5 ways dads can support their sons’ emotional wellbeing
This will probably come as no surprise to you: many men have difficulty in expressing themselves and talking about what is going on for them.
I believe that this is due, in part, to an embedded cultural expectation that men should be tough, unemotional and pragmatic. Although this is slowly changing, sadly, for the most part, men are still not expected or encouraged to spend time focusing on their feelings, or acknowledging that they may need support for their mental health and wellbeing.
However, there is an upside to this – dads could be the best people to support their own sons.
Dads, you are bound by many of the same pressures and cultural expectations as your son. By sharing your own experiences and acknowledging how difficult it can be to express yourself, you can let your son know that he is not alone.
As a father, one of the most important things you can do is simply open the lines of communication. Here are 5 tips to help you get the conversation started.
- Express yourself first
Perhaps your son is already expressive and open with you. However (and this is probably more likely), if he’s not a big talker, the best place to start is by expressing yourself first. Let your son know this conversation will not be a one-way street. By telling your son about a time in your life – the more recent the better – when you felt in need of help and support, you are sending him the message that it is OK to open up, and that acknowledging he needs help isn’t shameful or ‘unmanly’.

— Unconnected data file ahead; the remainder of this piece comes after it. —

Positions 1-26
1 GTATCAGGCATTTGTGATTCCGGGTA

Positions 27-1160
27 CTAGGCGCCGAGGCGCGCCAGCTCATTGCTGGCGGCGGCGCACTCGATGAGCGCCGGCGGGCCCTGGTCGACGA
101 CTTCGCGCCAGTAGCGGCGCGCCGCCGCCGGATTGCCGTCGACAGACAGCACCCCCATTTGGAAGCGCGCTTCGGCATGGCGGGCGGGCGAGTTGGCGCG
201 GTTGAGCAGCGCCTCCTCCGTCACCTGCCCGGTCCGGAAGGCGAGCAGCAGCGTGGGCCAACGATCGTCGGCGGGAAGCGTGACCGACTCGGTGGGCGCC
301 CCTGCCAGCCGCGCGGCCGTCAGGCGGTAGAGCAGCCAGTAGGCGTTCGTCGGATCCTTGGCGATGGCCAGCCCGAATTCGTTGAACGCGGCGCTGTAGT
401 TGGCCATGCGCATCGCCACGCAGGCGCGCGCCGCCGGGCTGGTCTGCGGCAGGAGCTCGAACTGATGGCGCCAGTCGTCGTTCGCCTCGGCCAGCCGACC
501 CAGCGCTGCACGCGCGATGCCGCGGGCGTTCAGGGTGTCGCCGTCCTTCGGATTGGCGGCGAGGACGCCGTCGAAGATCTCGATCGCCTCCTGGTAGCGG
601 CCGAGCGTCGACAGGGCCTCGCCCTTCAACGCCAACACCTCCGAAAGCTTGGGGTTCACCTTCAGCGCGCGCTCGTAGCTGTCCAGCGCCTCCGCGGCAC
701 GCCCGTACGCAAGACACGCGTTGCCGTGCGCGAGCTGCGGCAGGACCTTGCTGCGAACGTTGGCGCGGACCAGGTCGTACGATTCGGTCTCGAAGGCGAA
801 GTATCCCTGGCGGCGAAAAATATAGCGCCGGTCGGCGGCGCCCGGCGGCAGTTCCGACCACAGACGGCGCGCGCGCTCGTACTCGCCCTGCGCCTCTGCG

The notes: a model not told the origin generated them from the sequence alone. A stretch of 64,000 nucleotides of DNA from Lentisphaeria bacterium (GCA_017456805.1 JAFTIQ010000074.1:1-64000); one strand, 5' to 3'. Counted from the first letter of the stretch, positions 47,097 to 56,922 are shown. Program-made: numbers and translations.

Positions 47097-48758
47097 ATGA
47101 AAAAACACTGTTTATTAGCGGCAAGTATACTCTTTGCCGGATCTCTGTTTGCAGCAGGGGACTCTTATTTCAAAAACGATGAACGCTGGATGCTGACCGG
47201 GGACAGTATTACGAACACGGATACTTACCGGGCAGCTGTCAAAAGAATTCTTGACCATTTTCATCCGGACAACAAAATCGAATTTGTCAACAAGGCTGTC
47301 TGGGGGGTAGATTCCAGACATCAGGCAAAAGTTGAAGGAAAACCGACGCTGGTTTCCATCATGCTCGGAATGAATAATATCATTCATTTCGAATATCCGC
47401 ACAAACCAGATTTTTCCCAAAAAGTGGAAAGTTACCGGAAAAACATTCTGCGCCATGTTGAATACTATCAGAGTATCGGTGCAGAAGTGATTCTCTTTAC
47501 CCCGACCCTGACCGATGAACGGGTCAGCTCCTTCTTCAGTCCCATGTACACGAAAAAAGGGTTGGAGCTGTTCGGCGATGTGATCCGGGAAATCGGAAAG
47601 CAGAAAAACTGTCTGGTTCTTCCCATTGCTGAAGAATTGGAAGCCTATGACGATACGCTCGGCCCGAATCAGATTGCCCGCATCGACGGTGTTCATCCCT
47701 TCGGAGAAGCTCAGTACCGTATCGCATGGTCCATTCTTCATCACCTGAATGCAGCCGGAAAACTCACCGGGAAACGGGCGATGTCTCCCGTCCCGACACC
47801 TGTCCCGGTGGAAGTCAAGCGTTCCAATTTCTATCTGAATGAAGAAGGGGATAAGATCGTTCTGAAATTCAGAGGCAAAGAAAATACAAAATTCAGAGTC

- Consider your environment
Time and place is important. Try not to put your son on the spot – he may become defensive if he feels it’s an interrogation rather than a conversation. A good time is just after or during an activity your son enjoys that you can do together: fishing, hiking, a game of chess. And make sure it’s just the two of you. Your son is less likely to open up if there are others around.
- Resist the urge to ‘fix’
Many men are problem-solvers by nature. When we see something that needs fixing, we like to give it a go. Resist this urge when having a conversation with your son. If he needs advice, he’ll ask. Or if he isn’t the type who’ll ask for advice, ask him whether he’d like a few ideas in navigating whatever situation he is in, and respect his response. He may just want to talk it out.
- Listen without prejudice
In more than decade of youth work, I have found that, generally, young men (and women) just want to be listened to and supported in making the best decision. Effective listening involves acknowledging your son’s experience, empathising, and avoiding judgmental comments.
You may not have experienced a similar situation yourself, but you would have felt whatever emotion your son is feeling – sadness, love, anger, confusion, doubt or fear. Use your own emotional experience to say to your son, “I understand where you’re coming from.”
Try not to judge your son’s feelings or the situation he is in. If you think he’s too young to be so upset over a relationship breakup, saying so isn’t going to help. The most important thing is that he feels understood and knows you have his back.
- Give it time
Don’t expect your son to open up to you overnight. It may take some time (and some role modelling from you) for your son to understand that his worth as a man isn’t diminished by needing and seeking support with his mental health or wellbeing.
Most importantly, don’t give up. Dads who role model and persist in helping their sons to open up and seek support are vital in changing young men’s ideas about, and attitudes to, their own mental health and wellbeing. The more your son expresses himself, the more he’ll feel empowered to make safer and more constructive decisions that will benefit him for the rest of his life.
Sam Loy is a youth worker with a wealth of experience working with young men and boys. He is a speaker and also produces the popular Human/Ordinary podcast. This article is about Wellbeing
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